I may not be interpreting your question properly because there appears to be at least one word missing in your network description ...
I have to design a network where there are 4 <missing-word> within which are different number of VLANs with varying number of hosts per VLAN depending on the building.
If the missing-word is buildings, then I'll suggest the following answer assuming that the main router is behind a firewall, or at least provides none of the connectivity for the multiple VLANs that are mentioned.
The main router, the one with access to the Internet, will have at least two subnets per my interpretation of your problem definition. One subnet, either a /30 or /31, will be for the connection to the Internet Service Provider (ISP).
The second subnet, either a /30 or /31, will provide Layer 3 connectivity to a firewall or to another router that is providing access to the buildings and VLANs that you mention.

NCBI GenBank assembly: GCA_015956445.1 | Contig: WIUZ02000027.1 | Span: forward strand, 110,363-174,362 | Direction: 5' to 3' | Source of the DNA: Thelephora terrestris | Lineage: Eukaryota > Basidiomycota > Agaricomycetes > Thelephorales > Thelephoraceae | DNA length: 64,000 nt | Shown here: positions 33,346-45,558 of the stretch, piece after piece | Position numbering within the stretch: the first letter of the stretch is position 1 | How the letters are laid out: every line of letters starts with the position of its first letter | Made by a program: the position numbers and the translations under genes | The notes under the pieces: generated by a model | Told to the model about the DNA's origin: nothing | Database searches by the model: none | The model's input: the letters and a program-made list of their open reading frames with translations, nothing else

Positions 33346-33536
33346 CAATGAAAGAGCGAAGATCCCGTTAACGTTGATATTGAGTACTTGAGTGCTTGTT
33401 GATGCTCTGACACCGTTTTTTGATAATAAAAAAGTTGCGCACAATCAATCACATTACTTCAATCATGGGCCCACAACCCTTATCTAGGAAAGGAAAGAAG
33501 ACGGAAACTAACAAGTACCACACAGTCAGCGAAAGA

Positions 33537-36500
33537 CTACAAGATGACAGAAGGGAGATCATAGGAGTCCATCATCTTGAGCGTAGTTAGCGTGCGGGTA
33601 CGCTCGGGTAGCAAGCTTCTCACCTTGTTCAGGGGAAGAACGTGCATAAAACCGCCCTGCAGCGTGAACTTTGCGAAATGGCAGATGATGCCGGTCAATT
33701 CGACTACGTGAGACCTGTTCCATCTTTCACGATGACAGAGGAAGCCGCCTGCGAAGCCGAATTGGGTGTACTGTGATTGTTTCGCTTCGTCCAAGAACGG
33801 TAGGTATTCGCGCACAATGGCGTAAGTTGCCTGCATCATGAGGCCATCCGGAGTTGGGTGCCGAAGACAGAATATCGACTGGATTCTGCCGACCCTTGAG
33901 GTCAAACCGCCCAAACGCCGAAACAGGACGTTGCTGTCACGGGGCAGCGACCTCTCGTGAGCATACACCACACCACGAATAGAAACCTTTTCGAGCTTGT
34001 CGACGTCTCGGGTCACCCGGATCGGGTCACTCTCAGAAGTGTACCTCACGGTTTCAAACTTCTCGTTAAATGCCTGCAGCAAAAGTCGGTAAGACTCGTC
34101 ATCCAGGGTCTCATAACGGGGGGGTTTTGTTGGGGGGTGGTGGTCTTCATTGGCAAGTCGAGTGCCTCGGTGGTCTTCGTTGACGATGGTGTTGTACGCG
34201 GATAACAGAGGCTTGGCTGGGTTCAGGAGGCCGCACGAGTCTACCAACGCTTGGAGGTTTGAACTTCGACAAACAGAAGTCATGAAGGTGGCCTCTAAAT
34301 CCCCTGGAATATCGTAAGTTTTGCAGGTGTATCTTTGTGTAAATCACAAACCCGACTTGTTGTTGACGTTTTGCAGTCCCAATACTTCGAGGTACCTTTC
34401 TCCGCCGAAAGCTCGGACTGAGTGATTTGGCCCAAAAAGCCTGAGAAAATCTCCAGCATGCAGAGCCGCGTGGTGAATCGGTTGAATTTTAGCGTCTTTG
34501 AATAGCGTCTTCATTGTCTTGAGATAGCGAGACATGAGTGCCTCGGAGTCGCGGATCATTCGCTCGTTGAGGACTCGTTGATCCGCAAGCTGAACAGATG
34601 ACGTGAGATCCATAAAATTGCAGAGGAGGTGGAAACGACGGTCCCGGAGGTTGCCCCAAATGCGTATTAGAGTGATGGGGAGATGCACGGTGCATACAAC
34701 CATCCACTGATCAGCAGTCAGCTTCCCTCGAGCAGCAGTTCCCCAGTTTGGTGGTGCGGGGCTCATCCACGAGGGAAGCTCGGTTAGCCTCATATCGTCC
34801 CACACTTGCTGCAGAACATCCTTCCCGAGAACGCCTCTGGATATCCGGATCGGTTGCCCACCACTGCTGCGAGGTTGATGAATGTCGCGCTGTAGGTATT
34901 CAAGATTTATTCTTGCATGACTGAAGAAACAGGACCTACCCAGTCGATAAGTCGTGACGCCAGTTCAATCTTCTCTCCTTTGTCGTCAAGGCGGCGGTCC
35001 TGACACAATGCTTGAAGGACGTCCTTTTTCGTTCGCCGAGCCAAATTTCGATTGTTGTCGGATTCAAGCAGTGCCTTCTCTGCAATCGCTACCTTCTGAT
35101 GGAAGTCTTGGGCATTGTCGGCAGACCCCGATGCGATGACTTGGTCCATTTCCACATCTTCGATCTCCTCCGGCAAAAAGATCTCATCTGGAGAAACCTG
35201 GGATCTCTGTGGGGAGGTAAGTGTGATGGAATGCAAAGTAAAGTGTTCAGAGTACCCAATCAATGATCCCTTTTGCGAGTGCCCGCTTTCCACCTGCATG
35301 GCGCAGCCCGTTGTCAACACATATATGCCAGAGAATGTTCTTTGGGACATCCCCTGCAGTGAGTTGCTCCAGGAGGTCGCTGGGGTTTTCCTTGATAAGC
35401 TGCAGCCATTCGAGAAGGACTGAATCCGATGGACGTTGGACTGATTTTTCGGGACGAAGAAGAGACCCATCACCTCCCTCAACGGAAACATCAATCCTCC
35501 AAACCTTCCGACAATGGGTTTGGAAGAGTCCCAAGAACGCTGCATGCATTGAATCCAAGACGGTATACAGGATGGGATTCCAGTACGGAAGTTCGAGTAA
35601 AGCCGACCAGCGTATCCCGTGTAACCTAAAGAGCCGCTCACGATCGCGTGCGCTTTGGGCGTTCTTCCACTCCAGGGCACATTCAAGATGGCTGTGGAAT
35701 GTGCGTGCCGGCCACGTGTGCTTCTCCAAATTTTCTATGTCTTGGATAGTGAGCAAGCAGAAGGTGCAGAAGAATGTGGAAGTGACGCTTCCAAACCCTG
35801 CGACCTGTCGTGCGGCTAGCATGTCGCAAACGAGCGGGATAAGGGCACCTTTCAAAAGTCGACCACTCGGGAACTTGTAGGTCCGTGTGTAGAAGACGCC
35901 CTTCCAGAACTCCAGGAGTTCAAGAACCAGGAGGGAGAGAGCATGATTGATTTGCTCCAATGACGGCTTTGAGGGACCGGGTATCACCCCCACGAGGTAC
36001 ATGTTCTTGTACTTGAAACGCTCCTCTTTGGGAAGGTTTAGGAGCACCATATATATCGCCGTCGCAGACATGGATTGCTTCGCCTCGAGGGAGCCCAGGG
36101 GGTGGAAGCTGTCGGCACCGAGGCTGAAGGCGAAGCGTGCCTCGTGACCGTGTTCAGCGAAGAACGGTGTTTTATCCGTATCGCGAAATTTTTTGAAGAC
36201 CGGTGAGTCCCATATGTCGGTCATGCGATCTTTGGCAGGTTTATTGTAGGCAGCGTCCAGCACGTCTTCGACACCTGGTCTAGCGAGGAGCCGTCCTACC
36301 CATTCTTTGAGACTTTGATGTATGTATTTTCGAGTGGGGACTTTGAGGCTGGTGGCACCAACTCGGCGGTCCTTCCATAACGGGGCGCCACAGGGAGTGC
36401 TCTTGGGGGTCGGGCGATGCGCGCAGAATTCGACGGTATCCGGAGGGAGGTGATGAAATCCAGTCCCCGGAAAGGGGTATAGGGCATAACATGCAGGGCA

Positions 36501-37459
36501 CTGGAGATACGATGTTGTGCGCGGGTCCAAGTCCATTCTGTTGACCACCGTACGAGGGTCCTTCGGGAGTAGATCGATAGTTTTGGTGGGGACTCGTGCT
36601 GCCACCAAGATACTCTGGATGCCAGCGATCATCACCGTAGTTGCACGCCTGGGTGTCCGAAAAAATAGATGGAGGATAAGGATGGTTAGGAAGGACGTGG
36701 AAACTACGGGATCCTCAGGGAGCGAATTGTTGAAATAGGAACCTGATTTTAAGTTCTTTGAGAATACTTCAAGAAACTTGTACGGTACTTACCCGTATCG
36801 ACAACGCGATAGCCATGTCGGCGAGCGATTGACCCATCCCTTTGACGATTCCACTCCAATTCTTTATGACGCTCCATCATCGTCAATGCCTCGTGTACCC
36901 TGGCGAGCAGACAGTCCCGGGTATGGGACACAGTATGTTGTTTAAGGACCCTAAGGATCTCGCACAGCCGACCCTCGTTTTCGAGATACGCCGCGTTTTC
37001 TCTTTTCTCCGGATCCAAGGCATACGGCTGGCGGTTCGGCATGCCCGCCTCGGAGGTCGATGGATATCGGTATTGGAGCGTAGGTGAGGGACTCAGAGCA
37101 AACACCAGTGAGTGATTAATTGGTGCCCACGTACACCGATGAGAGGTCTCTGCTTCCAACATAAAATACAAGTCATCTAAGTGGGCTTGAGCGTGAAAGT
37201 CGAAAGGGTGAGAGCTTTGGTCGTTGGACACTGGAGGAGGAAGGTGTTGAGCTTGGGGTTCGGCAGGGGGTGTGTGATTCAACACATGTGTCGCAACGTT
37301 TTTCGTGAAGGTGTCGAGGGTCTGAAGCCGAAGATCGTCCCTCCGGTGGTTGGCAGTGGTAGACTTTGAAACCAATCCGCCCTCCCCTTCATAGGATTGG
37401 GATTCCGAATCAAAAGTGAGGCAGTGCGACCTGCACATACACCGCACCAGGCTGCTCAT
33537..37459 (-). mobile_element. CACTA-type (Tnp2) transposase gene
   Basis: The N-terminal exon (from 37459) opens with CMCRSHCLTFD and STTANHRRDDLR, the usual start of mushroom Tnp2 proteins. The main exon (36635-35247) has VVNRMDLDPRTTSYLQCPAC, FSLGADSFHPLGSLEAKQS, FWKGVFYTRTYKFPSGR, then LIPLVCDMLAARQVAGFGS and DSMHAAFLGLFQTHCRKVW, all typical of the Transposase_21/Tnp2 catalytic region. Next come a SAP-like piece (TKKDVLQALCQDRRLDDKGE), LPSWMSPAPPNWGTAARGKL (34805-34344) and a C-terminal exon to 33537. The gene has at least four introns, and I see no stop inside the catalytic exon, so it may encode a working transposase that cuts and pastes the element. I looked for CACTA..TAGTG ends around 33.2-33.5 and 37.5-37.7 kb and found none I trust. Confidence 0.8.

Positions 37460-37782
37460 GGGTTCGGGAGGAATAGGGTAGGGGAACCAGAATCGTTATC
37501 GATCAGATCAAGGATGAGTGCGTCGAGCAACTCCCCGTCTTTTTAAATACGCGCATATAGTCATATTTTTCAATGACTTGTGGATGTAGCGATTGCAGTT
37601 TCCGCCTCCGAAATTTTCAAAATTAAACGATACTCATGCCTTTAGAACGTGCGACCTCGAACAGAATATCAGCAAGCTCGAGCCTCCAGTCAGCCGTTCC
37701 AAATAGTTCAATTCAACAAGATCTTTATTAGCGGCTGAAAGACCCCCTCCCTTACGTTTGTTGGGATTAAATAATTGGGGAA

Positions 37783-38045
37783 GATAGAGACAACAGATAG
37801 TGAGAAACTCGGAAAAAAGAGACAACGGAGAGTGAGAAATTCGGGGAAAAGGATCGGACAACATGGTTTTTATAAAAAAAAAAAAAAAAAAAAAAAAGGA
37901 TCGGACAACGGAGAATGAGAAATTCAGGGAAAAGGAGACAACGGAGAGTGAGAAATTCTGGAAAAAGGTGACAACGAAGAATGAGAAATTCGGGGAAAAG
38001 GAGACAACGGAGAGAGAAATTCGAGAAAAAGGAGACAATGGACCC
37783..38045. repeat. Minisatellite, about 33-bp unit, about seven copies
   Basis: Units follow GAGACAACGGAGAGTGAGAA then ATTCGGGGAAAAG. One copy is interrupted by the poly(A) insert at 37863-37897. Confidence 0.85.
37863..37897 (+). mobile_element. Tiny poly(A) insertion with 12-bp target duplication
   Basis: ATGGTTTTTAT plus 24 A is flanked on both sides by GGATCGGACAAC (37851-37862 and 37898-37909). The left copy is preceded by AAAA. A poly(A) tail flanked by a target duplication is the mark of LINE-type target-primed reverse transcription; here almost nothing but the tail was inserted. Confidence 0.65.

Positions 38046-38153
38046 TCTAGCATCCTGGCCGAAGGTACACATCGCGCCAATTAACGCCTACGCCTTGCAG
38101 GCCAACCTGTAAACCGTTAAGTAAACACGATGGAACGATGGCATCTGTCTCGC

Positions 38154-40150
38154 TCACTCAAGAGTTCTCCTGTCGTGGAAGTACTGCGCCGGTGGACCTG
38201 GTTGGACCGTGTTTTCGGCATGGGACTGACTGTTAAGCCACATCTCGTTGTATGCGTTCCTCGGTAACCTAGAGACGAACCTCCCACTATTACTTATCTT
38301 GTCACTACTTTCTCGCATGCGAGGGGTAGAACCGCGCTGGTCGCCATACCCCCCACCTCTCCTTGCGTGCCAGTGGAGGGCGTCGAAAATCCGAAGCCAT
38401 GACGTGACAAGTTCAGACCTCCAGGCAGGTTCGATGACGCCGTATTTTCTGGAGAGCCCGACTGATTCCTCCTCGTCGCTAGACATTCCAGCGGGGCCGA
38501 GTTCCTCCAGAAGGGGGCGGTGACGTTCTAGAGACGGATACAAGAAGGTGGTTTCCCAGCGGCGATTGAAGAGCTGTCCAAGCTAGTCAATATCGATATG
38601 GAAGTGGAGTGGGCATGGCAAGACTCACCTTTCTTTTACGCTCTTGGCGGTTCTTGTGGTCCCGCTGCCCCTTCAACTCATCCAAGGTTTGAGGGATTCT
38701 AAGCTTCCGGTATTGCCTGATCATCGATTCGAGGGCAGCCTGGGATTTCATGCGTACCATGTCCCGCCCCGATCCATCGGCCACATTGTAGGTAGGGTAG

Note that the connection to the ISP typically has a Public IP address assigned to it either statically or via DHCP, unless the ISP is providing Network Address Translation (NAT) at their router.
If the ISP router is providing NAT, then you may need to supply the /30 or /31 subnet address for the connection between the main router and the ISP router, or the ISP can provide a Private IP address via DHCP for this connection.
If the ISP is NOT providing NAT, then the main router will receive a Public IP address from the ISP, and will have to provide NAT, since you're using Private IP address space, per RFC 1918, for your VLANs. The firewall, if you're using one, could also provide the NAT functionality.
There may be other solutions for this design, but the suggestions above should provide the information you need.